St. Louis Federal Reserve Bank President James Bullard expressed optimism over the economic recovery on Friday, saying he saw a “real gain” in the recent decline in the unemployment rate.
The Fed official also distanced himself from the specific language in the central bank’s latest policy statement. Last month the Fed said it expected to keep interest rates at exceptionally low levels until late 2014. Bullard said that he would have preferred not to include a “calendar date” in the statement.
“Way out at the end of 2014, we don’t know what the economy’s going to look like and it over-emphasizes our forecasting ability, which isn’t that good,” Bullard told reporters at a conference on Friday held by the University of Chicago Booth School of Business.
Bullard was largely hopeful about the economy’s prospects in 2012. “It’s reasonable to be optimistic,” he said.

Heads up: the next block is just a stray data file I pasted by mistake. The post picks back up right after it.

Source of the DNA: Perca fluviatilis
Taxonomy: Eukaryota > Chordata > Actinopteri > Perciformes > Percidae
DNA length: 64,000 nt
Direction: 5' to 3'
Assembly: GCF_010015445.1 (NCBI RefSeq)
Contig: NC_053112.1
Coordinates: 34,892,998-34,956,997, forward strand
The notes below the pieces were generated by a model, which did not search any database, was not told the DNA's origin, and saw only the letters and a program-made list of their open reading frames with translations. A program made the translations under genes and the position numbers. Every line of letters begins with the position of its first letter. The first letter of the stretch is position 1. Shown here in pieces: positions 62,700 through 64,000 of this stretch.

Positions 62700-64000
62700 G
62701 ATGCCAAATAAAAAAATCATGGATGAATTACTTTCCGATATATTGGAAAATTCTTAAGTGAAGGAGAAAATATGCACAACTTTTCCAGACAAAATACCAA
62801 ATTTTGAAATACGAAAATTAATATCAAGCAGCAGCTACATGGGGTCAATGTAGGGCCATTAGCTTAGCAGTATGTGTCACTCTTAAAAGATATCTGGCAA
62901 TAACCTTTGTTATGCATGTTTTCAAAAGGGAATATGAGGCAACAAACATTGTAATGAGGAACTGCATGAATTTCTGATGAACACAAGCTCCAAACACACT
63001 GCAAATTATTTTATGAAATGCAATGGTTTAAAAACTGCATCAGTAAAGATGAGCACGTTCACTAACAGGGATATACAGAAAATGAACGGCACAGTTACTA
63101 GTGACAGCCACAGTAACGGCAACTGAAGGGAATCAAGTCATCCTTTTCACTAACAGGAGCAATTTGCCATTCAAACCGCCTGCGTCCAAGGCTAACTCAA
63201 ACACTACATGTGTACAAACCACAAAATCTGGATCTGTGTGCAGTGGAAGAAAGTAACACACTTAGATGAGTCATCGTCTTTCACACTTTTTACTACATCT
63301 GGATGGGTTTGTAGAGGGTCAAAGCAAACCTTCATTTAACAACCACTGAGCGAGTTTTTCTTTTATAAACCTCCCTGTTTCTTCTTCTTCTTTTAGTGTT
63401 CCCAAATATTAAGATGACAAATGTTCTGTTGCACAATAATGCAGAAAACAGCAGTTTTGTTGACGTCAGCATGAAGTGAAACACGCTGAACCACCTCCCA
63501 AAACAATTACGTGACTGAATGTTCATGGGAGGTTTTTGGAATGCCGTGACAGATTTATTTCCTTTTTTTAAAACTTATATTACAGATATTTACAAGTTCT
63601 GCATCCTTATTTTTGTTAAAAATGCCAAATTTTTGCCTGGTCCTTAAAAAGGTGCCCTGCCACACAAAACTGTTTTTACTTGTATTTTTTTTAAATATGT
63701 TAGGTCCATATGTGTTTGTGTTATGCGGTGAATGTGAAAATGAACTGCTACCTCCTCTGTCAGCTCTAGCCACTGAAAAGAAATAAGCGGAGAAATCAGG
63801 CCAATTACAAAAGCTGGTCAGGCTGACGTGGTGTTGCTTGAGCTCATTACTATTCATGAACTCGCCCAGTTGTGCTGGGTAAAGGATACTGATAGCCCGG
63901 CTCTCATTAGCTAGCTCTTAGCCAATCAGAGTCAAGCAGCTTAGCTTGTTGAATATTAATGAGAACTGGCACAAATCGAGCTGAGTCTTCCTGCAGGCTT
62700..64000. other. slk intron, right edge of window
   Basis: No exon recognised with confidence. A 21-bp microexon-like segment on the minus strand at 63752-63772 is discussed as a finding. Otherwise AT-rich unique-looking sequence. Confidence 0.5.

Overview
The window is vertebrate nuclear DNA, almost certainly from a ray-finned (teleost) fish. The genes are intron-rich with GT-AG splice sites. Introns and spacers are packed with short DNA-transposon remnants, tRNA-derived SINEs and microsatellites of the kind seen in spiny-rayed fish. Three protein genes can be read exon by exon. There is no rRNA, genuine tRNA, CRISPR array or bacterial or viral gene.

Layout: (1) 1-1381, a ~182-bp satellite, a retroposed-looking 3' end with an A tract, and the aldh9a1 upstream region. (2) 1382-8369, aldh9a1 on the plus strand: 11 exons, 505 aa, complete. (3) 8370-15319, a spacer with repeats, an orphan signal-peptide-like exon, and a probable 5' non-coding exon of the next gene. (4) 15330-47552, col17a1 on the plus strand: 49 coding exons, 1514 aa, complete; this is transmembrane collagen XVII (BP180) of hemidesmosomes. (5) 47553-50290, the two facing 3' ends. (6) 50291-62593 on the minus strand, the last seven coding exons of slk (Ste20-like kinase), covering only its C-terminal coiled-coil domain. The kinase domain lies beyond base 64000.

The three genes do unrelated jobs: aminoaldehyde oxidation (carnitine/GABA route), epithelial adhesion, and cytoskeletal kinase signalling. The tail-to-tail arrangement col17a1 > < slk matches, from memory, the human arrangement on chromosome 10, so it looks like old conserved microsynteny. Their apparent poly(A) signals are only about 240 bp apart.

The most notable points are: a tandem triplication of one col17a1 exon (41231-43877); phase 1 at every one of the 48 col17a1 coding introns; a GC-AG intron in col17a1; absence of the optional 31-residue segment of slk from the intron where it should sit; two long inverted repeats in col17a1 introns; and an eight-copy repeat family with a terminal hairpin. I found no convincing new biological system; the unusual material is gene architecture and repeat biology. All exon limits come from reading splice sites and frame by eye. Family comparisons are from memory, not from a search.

“Just because you had some bad shocks and things went badly in 2011 doesn’t mean that’s what’s going to happen in 2012,” he said. The probability of a severe meltdown in Europe is now lower, compared to last fall, he said.
Bullard said he saw a risk that inflation could rise from its current level, noting a recent rise in gas prices and rents.
While no asset bubbles were immediately apparent to him, Bullard did not rule out the idea that some could be developing.
“It is a risk going forward,” he said.
A couple of comments:
- If we have trouble “forecasting the past”, imagine if it´s about the future! So the best thing to do is: set a clear (preferably level) target and then set policies that are expected to hit the target. What´s the use of having half a dozen or more different forecasts for half a dozen or more variables?
- The only “bubbles” that could develop in the present environment are those formed from the last breadth of those drowning if you “fill the hole the economy is in with water”!